The new episodes of Catfish air on Tuesdays, so almost the entire day is devoted to old episodes. (The one sad, lonely exception is Teen Mom 2 the hour before the premiere. Sigh.) I watch while I eat my breakfast and tend to my rabbit HoneyBunny. Though I didn’t personally name her, I really love it because at least once every day, I say “I love you HoneyBunny,” like Tim Roth’s character does in Pulp Fiction. Anyway. The episode this morning was a bit of an anomaly. The Catfish had been to jail and out because the Catfishing turned into criminality. Simply lying on dating profiles and direct messaging isn’t against the law, but extortion is. Nev & Max traveled several airplanes and one long drive through snow covered roads so far north to a town that may or may not be on maps in hopes of an interview. Of course, they got one – it is a TV show and reality isn’t exactly real like we know it to be. So as they left that depressing house, Nev said, “One thing I’ve learned from all these years of Catfish is that there are no monsters at the end of the line.”

I love the show, have been watching it for so long, I guess it’s only natural that this would have informed so much of my perspective. Episode after episode, for 40 minutes I think the person they’re chasing is just horrible, a nightmarish villain looking for no more than to be a wrecking ball in some poor sucker’s life. And then for the final 20, I realize I’ve been wrong. They’re just sad or lonely or damaged. (Now sometimes, they are pretty awful, but it’s so unusual, it’s a perfect example of the phrase ‘the exception proves the rule.’)

And then last night I sat down to watch the Netflix documentary on the Malice At The Palace – a riot at a basketball game in Detroit where NBA players jumped into the stands and fans stormed the court to exchange punches and injury. I’m a sports guy so I was very familiar with this unfortunate incident, and very familiar with the immature, violent ‘thug’ athlete storyline. The players were 100% wrong, referred to as wild animals, and the fans were victims, innocent bystanders, targets of uncontrolled rage. This easy narrative turned out to be what we could have all figured out is total garbage.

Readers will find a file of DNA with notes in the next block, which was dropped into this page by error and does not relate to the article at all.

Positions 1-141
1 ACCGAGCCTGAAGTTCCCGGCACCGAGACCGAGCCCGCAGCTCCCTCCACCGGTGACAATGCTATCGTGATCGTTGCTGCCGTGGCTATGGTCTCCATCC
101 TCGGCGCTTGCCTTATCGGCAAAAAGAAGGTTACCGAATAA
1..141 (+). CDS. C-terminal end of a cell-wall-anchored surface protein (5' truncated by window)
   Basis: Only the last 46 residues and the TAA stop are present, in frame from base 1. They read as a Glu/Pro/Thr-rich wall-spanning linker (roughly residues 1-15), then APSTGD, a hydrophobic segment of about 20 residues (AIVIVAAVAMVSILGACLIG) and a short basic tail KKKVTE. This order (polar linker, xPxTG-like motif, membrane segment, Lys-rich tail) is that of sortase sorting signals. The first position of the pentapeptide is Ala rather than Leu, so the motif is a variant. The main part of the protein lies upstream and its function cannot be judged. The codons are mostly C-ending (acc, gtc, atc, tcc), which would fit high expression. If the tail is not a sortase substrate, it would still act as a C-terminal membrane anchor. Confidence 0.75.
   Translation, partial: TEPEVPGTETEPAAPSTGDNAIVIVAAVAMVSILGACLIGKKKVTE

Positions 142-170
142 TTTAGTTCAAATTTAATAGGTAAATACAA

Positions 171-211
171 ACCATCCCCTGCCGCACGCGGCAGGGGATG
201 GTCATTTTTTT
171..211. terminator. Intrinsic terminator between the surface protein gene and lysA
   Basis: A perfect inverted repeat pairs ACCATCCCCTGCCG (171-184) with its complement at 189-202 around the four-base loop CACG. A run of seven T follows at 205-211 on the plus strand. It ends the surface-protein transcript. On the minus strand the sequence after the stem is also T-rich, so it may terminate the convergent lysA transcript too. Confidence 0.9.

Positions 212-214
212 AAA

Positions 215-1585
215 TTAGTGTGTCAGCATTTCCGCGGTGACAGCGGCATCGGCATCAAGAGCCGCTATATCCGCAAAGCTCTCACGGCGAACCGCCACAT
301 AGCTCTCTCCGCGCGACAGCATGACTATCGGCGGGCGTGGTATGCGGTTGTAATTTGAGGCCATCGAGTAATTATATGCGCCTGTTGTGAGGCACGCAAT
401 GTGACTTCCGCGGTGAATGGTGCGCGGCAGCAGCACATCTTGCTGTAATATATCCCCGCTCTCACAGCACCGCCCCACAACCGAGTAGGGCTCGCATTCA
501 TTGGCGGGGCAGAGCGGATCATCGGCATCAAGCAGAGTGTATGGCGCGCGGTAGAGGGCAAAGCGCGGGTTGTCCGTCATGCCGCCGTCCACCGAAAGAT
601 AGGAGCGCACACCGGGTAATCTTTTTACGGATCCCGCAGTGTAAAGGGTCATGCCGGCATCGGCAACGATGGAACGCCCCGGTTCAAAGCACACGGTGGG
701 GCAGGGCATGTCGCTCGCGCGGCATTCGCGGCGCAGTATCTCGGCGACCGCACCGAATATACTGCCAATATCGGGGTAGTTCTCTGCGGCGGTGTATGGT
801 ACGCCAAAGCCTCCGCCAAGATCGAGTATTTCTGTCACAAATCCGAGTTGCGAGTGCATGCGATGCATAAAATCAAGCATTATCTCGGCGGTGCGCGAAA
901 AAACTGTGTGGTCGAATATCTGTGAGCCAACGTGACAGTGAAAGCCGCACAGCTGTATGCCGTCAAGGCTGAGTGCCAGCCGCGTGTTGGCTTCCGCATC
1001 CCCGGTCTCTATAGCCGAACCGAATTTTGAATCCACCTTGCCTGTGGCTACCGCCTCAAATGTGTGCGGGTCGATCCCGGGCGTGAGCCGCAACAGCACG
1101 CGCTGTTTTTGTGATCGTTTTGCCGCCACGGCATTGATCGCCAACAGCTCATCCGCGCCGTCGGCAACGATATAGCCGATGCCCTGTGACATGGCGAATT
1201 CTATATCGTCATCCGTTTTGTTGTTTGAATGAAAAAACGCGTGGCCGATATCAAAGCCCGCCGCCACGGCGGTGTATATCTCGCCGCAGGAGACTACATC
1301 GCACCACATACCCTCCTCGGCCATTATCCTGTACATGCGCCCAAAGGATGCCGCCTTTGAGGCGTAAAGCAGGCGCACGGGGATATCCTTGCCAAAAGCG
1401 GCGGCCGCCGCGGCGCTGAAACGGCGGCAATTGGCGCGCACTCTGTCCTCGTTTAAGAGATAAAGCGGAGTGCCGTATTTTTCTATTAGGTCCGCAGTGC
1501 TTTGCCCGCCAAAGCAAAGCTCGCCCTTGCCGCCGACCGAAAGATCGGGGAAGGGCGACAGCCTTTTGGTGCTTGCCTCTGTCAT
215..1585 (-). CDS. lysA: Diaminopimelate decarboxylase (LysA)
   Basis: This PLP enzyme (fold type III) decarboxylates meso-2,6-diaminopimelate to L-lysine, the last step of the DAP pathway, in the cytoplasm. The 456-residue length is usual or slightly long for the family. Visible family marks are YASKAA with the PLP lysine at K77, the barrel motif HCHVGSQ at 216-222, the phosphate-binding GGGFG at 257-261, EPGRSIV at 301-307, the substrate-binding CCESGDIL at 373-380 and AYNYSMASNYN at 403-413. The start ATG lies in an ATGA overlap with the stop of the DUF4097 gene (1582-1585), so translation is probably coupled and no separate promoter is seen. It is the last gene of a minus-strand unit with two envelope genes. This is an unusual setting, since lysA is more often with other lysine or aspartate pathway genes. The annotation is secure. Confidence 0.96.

It’s the 100/0 mentality, or what we can from now on call the First 40 Syndrome, where we operate as if the whole truth is contained in the first 40 minutes of Catfish, before the inconvenient reveal that we share more in common than we’d like to acknowledge. We neeeeed the players to be all wrong, to be space aliens – anything other than strict division between us and them would prove that we are closer to the edge than we can handle.

In the book of Joshua (a book about us/them if there ever was one), as Joshua is fighting anyone different than himself, he comes face to face with someone new. In ch. 5, v. 13: Now when Joshua was near Jericho, he looked up and saw a man standing in front of him with a drawn sword in his hand. Joshua went up to him and asked, “Are you for us or for our enemies?”

This is what we’re all asking, everyday, online, in our cars, the supermarket and on the news, right?”

Are you on my side, or theirs?” “Who is all right and who is all wrong?”

And get this, in a shocking twist, that man (who is revealed as the “commander of the army of the LORD”) standing with a drawn sword says…

“Yours, of course.”

That’s what we expect, what we need. And it’s certainly what Joshua expected. But this man says, “Neither.”Are you on my side or theirs? Yes. Which is it? Both. Neither. Who is right and wrong? Both. Neither.

Maybe we’ve been asking the wrong questions all along. Maybe we’re operating with a limited visibility, as if 2/3, or the First 40, of the show is all there is.

Joshua then asks a different, infinitely better, question, “What message does God have for me, His servant?”

And I can’t help but feel that the profound, heartbreaking reply is the same for us today: “Take off your sandals, for the place where you are standing [whether it’s the northern edges of the earth, a stadium in Michigan, whether it’s Annville or Afghanistan] is holy.”

Now.

Acts 5 tells a pretty terrifying story. There is a married couple, Ananias and Sapphira, who sold a piece of property.

Well, first, we probably need some context. In Acts 4:32-37: “All the believers were one in heart and mind. No one claimed that any of their possessions was their own, but they shared everything they had. With great power the apostles continued to testify to the resurrection of the Lord Jesus. And God’s grace was so powerfully at work in them all that there were no needy persons among them. For from time to time those who owned land or houses sold them, brought the money from the sales and put it at the apostles’ feet, and it was distributed to anyone who had need.